Paste: I particularly enjoyed hearing you guys sing Gucci Mane’s “I Don’t Love Her.” I’m just trying to imagine you guys both freaking out over that. Was that something she had to bring to you or were you familiar with his work beforehand?
Mullally: Y’know, I stumbled upon that song. I was looking for something else and I clicked on that and I started listening to and I thought, “Oh my God, this could be amazing!” It’s so wrong. It’s like the furthest from “right” that one could possibly get in terms of a male/female dynamic.

Paste: Yeah, it’s super-raunchy. But it’s almost like you’re reclaiming ownership over those misogynistic lyrics. Not unlike how women took back the word “pussy” after Donald Trump’s Access Hollywood tape leak.
Mullally: Oh, yeah. I mean, we discovered it pre-Access Hollywood, but I think the idea, just the fact of two women singing that song, just that in and of itself, is enough to really make you sit down and think long and hard about where we are as a culture. That song was really fun to record because we did all those asides. I don’t know how you listened to it, but I noticed that you don’t get all of the asides unless you listen on like a really good stereo system or headphones. I played it on my record player and could only hear part of it. I only heard half of those little things we say between lyrics because I didn’t have all the channels; I don’t have a good enough stereo, so I have to listen to it in my car or on earbuds to hear it all.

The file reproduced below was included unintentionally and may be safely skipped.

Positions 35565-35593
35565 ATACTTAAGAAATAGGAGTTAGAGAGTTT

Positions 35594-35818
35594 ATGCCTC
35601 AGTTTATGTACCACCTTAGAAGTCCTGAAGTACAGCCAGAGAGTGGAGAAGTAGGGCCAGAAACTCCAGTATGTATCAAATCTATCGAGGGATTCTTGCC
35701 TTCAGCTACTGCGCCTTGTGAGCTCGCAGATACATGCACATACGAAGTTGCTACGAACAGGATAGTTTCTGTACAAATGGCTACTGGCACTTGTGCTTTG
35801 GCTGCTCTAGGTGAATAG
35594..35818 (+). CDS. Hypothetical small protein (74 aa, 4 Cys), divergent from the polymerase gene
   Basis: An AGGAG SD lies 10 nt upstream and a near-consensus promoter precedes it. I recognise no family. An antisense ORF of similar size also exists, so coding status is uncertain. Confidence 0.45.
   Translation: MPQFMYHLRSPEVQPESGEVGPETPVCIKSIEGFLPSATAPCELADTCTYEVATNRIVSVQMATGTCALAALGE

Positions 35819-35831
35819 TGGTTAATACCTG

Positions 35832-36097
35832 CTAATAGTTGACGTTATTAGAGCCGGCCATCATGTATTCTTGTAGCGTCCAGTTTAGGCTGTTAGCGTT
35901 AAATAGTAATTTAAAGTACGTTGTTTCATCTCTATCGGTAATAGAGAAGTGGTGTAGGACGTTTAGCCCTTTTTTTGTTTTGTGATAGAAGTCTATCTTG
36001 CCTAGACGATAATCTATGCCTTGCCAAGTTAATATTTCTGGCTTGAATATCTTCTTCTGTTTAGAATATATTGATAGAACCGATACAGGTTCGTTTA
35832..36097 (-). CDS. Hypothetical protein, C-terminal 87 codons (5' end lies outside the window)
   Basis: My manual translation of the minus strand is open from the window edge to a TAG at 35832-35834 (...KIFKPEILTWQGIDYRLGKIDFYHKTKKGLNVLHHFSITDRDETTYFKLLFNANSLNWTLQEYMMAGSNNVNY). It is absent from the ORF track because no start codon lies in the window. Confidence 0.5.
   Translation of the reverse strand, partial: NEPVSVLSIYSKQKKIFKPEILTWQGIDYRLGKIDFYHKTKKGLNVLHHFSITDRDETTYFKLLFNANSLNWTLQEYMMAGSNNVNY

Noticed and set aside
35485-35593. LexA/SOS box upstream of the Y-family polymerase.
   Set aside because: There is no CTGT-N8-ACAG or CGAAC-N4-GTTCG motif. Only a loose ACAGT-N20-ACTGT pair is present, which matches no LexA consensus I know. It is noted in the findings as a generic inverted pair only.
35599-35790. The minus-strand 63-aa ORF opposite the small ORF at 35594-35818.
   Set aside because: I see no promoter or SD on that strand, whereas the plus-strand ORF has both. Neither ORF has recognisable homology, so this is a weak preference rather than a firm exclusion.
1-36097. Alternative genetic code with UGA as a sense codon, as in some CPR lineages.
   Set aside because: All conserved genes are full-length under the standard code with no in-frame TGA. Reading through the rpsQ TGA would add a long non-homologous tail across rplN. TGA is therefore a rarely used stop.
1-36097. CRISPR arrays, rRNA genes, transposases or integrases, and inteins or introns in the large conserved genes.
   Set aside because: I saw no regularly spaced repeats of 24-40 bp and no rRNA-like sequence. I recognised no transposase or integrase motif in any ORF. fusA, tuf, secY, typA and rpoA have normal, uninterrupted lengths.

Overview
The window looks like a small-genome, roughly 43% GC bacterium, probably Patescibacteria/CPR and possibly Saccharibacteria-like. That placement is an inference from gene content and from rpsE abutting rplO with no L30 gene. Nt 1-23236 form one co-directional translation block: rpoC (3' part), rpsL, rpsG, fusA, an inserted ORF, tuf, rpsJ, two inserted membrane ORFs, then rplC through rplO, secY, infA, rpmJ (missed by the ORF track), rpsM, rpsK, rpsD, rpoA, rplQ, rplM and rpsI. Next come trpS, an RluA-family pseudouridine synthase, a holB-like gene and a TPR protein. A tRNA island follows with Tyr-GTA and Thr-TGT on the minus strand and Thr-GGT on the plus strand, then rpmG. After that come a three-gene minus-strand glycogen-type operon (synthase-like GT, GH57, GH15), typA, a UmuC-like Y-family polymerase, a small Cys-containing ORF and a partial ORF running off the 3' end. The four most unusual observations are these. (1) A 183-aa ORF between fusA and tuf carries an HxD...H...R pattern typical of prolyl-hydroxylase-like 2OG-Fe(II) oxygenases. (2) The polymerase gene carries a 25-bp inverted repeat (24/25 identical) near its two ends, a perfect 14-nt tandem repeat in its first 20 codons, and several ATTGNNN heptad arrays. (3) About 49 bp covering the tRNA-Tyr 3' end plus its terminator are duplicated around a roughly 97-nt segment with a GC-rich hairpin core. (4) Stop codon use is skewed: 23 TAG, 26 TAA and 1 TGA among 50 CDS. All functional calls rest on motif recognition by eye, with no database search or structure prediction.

Paste: The album art is quite eye-catching, with you and Stephanie fully nude except for some graphics. What was the decision making behind that?